The system relies on users describing patterns of blots, then matching descriptions to patterns – and should be foil the automated programs used by cybercriminals, the researchers say.
A new “inkblot” password system could provide a near-unbreakable layer of security for high-value information such as bank accounts – even if the password leaks as part of a large-scale site breach. The system relies on users describing patterns of blots, then matching descriptions to patterns – and should be foil the automated programs used by cybercriminals, the researchers say.
Scientists at Carnegie Mellon University devised their GOTCHA system as an additional layer of protection for “high-value” accounts, such as bank accounts or medical records. They have challenged other researchers to break it using AI.
Users are shown a series of ink blots, and describe them with a Rorschach-test-style phrase – for instance, “tree with leaves falling” or “evil clown” – the phrases are stored. When a user wants to access the account, they’re shown the blots AND their descriptions, but in random order – to get in, they match them.
“These are puzzles that are easy for a human to solve, but hard for a computer to solve, even if it has the random bits used to generate the puzzle,” said Jeremiah Blocki, a Ph.D. student who worked on the system.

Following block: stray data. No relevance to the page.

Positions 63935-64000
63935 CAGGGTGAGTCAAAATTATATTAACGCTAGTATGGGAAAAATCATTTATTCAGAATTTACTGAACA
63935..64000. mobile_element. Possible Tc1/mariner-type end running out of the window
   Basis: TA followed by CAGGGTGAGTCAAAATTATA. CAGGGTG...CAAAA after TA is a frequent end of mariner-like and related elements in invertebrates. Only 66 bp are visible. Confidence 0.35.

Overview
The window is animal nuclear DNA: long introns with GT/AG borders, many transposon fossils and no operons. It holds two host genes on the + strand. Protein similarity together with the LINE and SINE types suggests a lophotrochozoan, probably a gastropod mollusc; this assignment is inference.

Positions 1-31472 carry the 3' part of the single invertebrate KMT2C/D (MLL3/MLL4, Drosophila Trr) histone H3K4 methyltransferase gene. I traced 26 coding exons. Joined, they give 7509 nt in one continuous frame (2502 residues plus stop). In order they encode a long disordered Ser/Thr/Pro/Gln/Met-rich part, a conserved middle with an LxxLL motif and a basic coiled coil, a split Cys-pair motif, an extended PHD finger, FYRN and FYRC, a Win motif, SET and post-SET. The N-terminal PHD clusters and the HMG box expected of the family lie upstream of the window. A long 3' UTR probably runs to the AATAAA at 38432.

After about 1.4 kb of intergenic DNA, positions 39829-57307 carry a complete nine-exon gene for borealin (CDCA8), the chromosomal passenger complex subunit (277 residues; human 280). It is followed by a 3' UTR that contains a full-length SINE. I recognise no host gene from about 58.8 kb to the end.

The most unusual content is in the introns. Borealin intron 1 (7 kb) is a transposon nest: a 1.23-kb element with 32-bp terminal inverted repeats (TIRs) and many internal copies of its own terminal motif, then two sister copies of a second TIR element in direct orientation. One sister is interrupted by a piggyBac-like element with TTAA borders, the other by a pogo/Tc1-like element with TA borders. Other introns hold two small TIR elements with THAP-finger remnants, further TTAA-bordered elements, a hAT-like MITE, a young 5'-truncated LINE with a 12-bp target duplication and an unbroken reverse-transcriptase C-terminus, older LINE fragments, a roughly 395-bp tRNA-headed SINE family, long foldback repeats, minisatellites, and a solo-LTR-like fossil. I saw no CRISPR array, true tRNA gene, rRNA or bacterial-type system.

The automated password-crunchers used by hackers may find the word-association more troublesome, the researchers hope. While passwords such as “123456” are very easy to crack – two million Adobe users relied on that password, as reported by We Live Security – computer programs can evaluate 250 million hashes a second, according to RedOrbit.
Even complex passwords will “fall” in the end. The blots, however, should be more indigestible to computers.
Even long, complex passwords are vulnerable to the latest “brute force” programs employed by cybercriminals – once a site has been breached, cybercriminals have a long time to “guess” passwords. But guessing GOTCHAs in this way would be impossible, the researchers claim.
“To crack the user’s password offline, the adversary must simultaneously guess the user’s password and the answer to the corresponding puzzle,” Datta said. “A computer can’t do that alone. And if the computer must constantly interact with a human to solve the puzzle, it no longer can bring its brute force to bear to crack hashes.”
The only problem, the researchers say, is to make people remember their own passwords. In theory, it’s easy – once they’ve described an inkblot, that description is stored – they don’t have to memorize it, merely pick it from a list.
However, when the researchers performed a user study with 70 participants, where each user was asked to describe 10 inkblots with creative titles, such as “evil clown” or “lady with poofy dress,” of the 58 participants who participated in the second round of testing, one-third correctly matched all of the inkblots and more than two-thirds got half right ten days later.
Blocki said that the user study may have had design flaws – including low “financial incentives”. The difficulty in identifying patterns could also be overcome by forcing users to use longer descriptions, such as “a happy guy on the ground protecting himself from ticklers,” he said.